So remember back, after the big Sony hacking fiasco, when Sony pushed a PlayStation Network update that required all users to surrender their right to sue Sony? Well now Sony is getting sued over it. There were a lot of questions about whether the move to include the clause was actually legal, and now we're set to find out. Sony did provide a way to opt-out of the clause, but it was hard to find and even harder to excute; you had to send them a letter snail-mail, which as we all know, is an activity bordering on impossible. Seriously though, it's kind of a pain and that was a pretty sketchy move on Sony's part.
In a move to make Xbox Live a more useful and active social network outside of simply playing games with your buddies, Microsoft has released a new Xbox Live app. Of course, this app has been around on the Windows Phone for a while, but now Microsoft is aiming for a larger audience, and in doing so, creating some content for their chief rival: They've created an iOS app. The app is available for free and lets you do stuff like mess with your avatar, stare at your achievements, and chat with your Xbox Live friends.
Things We Saw TodayIt's that time of year. The time of year you need to think of stuff to bring to parties. Bring a batch of Superhero Men and Women and no one will ever forget you. Learn how to make them on Sugar Swings. (via GeekMom) Now what else did we see today...
As you may be aware, Kmart accidentally started selling some copies of the much awaited Modern Warfare 3 yesterday, ahead of its November 8th release date. The mistake was discovered pretty early on, and the sales were stopped, but there were still a number of copies that managed to make it out into the wild, and what happens when a commodity like this becomes available in a very limited quantity? eBay-ing, and lots of it.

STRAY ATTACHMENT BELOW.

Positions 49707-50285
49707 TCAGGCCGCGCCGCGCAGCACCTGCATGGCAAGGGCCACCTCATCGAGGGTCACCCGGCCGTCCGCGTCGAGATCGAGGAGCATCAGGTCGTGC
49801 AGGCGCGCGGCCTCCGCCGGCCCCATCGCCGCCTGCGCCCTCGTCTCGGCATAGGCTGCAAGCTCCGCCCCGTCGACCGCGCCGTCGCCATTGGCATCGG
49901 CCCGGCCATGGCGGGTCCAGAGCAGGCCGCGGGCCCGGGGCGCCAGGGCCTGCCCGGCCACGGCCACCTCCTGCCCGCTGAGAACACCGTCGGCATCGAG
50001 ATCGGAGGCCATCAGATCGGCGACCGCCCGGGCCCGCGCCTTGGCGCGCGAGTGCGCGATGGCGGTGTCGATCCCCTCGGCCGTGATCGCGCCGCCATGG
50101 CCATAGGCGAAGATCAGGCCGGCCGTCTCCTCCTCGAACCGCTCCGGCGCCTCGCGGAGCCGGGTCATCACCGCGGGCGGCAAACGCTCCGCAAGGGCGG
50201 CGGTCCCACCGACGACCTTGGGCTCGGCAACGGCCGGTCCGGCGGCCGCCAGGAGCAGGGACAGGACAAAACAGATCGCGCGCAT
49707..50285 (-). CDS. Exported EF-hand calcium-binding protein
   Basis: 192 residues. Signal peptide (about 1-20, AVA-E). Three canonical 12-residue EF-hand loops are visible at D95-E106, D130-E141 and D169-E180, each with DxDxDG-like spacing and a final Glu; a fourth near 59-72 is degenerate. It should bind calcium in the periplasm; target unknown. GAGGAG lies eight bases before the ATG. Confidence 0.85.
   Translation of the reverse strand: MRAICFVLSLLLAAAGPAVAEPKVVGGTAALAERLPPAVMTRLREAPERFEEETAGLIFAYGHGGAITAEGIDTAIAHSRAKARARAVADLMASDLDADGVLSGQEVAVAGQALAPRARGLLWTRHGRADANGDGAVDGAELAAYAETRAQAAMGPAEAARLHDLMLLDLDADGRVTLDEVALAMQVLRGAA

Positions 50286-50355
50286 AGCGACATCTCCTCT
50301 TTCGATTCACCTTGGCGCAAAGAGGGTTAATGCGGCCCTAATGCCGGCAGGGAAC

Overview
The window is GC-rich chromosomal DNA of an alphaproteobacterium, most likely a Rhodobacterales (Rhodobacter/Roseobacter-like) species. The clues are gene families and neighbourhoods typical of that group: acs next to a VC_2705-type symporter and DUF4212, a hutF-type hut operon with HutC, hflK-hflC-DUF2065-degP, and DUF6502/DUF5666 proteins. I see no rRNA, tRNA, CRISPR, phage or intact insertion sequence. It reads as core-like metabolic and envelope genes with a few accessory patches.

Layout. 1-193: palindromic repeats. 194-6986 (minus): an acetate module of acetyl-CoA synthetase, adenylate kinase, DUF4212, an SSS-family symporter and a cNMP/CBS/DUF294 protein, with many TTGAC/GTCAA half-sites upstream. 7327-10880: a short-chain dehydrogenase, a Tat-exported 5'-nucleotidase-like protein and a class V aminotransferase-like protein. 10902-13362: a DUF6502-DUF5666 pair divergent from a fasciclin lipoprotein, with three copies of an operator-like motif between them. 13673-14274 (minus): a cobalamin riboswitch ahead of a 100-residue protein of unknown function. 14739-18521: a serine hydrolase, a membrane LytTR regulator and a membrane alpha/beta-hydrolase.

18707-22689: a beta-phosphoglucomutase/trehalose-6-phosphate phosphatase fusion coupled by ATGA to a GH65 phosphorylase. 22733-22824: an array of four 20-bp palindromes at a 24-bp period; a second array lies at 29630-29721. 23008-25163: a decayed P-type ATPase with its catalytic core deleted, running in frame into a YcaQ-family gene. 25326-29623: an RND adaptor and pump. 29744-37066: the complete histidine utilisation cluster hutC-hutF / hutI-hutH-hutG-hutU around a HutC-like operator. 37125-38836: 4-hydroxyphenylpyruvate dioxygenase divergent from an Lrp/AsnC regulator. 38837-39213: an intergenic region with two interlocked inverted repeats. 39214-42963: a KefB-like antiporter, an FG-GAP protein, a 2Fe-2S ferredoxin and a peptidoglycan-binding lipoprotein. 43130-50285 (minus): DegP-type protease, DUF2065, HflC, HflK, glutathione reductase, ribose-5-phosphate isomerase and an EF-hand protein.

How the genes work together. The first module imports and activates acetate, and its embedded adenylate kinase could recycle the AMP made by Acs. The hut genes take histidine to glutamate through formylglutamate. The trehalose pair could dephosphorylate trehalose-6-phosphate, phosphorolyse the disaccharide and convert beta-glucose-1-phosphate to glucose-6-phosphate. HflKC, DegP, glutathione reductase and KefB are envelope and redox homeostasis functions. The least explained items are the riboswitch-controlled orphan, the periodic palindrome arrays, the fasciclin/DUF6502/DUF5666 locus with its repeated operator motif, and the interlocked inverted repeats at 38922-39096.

The Microsoft Zune is officially dead and will no longer be produced according to a Microsoft posting on the Zune support pages. One might argue (and fairly successfully) that the Zune has been effectively dead for years now and since the iPhone changed the mobile music landscape and took what little weight was on the Zune's shoulders and placed it squarely on Windows Phone 7. What makes it officially dead is that Microsoft seems to have come to that conclusion as well. From Microsoft's statement:
We recently announced that, going forward, Windows Phone will be the focus of our mobile music and video strategy, and that we will no longer be producing Zune players. So what does this mean for our current Zune users? Absolutely nothing. Your device will continue to work with Zune services just as it does today. And we will continue to honor the warranties of all devices for both current owners and those who buy our very last devices. Customer service has been, and will remain a top priority for us.
Word on the street is that Microsoft is in talks with various content companies, Comcast, and Verizon about getting some TV content for its Xbox Live service. The initial report comes from Bloomberg, which reports that an Xbox Live streaming content service might be announced as early as next week, according to someone who is not authorized to speak publicly on the topic. According to another report by Digiday, Microsoft is also working on an agreement with Comcast whereby Xbox Live users can sign up (and pay) for Comcast content that can be streamed through the system itself. As for now, Xbox Live users can get streaming content through Netflix or purchase movie and show rentals through the Zune Store. It makes sense though, that Xbox would want to broker some streaming deals of its own so it can get a little closer to the real action (and the real money).